"Mr. Webster, like many musicians, was of an exceedingly nervous and sensitive nature, and subject to periods of depression, in which he looked upon the dark side of all things in life. I had learned his peculiarities so well that on meeting him I could tell at a glance if he was melancholy, and had found that I could rouse him up by giving him a new song to work on. He came into my place of business [in Elkhorn, Wisconsin], walked down to the stove, and turned his back on me without speaking. I was at my desk. Turning to him, I said, “Webster, what is the matter now?” “It’s no matter,” he replied, “it will be all right by and by.” The idea of the hymn came me like a flash of sunlight, and I replied, “The Sweet By and By! Why would not that make a good hymn?” “Maybe it would,” he said indifferently. Turning to my desk I penned the words of the hymn as fast as I could write. I handed the words to Webster. As he read his eyes kindled, and stepping to the desk he began writing the notes. Taking his violin, he played the melody and then jotted down the notes of the chorus. It was not over thirty minutes from the time I took my pen to write the words before two friends with Webster and myself were singing the hymn."

The setting of the anecdote supports your theory that there is a sense of optimism encapsulated by melancholy. Mr. Webster states that "it will be all right by and by" while in a period of depression. There exists an involved sense of resignation, but the hope of the situation is realized in the chorus of the hymn:

"In the sweet by and by
We shall meet on that beautiful shore.
In the sweet by and by
We shall meet on that beautiful shore."

The chorus again supports the definition that "by-and-by" implies a distant future as the Christian hymn is referring to communing with God in the afterlife.


Chambers Dictionary has:

by and by rather literary or old use
after a short time; at some time in the not-too-distant future.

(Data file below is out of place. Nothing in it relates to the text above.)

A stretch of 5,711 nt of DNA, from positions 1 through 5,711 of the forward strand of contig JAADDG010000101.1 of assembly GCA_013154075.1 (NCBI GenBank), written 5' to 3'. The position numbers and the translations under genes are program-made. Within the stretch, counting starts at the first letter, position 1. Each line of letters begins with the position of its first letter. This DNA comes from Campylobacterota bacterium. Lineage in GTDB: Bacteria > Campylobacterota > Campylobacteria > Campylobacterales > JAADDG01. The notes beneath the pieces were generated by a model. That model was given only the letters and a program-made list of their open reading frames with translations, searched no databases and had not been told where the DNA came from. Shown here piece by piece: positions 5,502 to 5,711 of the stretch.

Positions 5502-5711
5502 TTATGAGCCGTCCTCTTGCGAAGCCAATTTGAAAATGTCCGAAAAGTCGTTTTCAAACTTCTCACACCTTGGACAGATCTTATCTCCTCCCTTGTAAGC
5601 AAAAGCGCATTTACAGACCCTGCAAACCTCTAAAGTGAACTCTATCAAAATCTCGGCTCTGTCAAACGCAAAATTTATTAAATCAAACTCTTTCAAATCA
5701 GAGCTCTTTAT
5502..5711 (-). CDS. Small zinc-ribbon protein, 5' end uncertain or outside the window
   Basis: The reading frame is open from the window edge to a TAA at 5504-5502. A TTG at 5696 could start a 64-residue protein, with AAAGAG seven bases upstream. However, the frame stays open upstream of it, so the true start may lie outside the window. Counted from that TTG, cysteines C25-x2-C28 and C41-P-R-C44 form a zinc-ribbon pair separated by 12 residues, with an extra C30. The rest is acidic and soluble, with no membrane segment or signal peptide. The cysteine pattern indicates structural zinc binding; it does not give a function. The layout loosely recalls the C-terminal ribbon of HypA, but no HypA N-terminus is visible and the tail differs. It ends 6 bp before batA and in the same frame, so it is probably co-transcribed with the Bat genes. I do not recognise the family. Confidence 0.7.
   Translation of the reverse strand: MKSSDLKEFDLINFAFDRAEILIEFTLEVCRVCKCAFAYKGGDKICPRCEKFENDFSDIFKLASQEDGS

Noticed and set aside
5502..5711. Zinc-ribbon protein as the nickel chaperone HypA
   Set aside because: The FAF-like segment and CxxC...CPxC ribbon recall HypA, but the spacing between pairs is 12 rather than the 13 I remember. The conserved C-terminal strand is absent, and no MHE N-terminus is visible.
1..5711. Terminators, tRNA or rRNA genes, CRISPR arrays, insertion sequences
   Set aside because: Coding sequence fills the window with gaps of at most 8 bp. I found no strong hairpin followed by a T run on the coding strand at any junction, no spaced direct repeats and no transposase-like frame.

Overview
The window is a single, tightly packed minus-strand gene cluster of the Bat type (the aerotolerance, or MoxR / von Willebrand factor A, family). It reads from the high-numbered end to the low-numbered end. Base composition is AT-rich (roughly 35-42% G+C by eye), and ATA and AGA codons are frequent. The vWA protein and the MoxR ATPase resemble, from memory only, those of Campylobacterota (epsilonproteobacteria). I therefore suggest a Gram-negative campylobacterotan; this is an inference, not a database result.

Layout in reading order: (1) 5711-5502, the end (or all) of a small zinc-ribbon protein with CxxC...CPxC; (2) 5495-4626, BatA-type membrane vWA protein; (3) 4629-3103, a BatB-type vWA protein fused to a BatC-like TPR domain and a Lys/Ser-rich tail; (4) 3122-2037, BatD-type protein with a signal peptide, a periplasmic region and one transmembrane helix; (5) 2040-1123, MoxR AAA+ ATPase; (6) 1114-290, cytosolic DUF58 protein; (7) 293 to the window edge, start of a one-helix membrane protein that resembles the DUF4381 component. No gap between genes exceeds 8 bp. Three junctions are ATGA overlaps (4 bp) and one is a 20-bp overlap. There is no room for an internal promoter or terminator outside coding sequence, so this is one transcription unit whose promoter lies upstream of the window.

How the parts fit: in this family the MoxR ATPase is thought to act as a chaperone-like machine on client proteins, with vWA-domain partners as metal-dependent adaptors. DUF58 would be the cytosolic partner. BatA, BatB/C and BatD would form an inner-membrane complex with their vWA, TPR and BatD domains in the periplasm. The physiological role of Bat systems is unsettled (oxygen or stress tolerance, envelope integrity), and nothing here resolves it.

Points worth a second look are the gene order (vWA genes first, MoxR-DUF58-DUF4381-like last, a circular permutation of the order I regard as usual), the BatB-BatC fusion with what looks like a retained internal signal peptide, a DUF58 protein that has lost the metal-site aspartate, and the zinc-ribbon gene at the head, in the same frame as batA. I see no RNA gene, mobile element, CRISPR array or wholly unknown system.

I wouldn't say that there is really any significant difference between your two definitions:

(1) after a while; soon;
(2) presently

are all different ways of saying:

after a short time or in the near future.

The only item in any of the three definitions that I might query is eventually, which tends to imply a somewhat longer period of time. But, there again, your Collins definition has:

presently or eventually

So I read that as meaning that, in some cases it means presently, and in other cases it means eventually.


  • All of the definitions effectively mean "in a short (or maybe slightly longer) period of time".
  • I don't think there is any significant difference between the two definitions you've quoted. I think you're 'manufacturing' a difference that doesn't really exist.
  • In any case, the statement is meant to be encouraging that he will feel better in the near future, although he doesn't know exactly how soon.

It is certainly a phrase that is used with positive connotations, for example in the old hymn "In the sweet by and by / we shall meet on that beautiful shore", where it refers to the Christian hope of heaven. But whether the person expects that to be soon or not depends on context, and whether the person is actually optimistic or resigned depends on the person ("Oh well, I suppose it will all get sorted out by and by..."). Generally, I'd expect it to mean later rather than sooner, though.


I always understood that phrase to be some kind of abbreviation(?) that means "some time soon"

In your case I would read it like "You'll feel better by the next morning and even better by the next one [...]", aiming towards the time where Titus would be well enough to hear "all of it".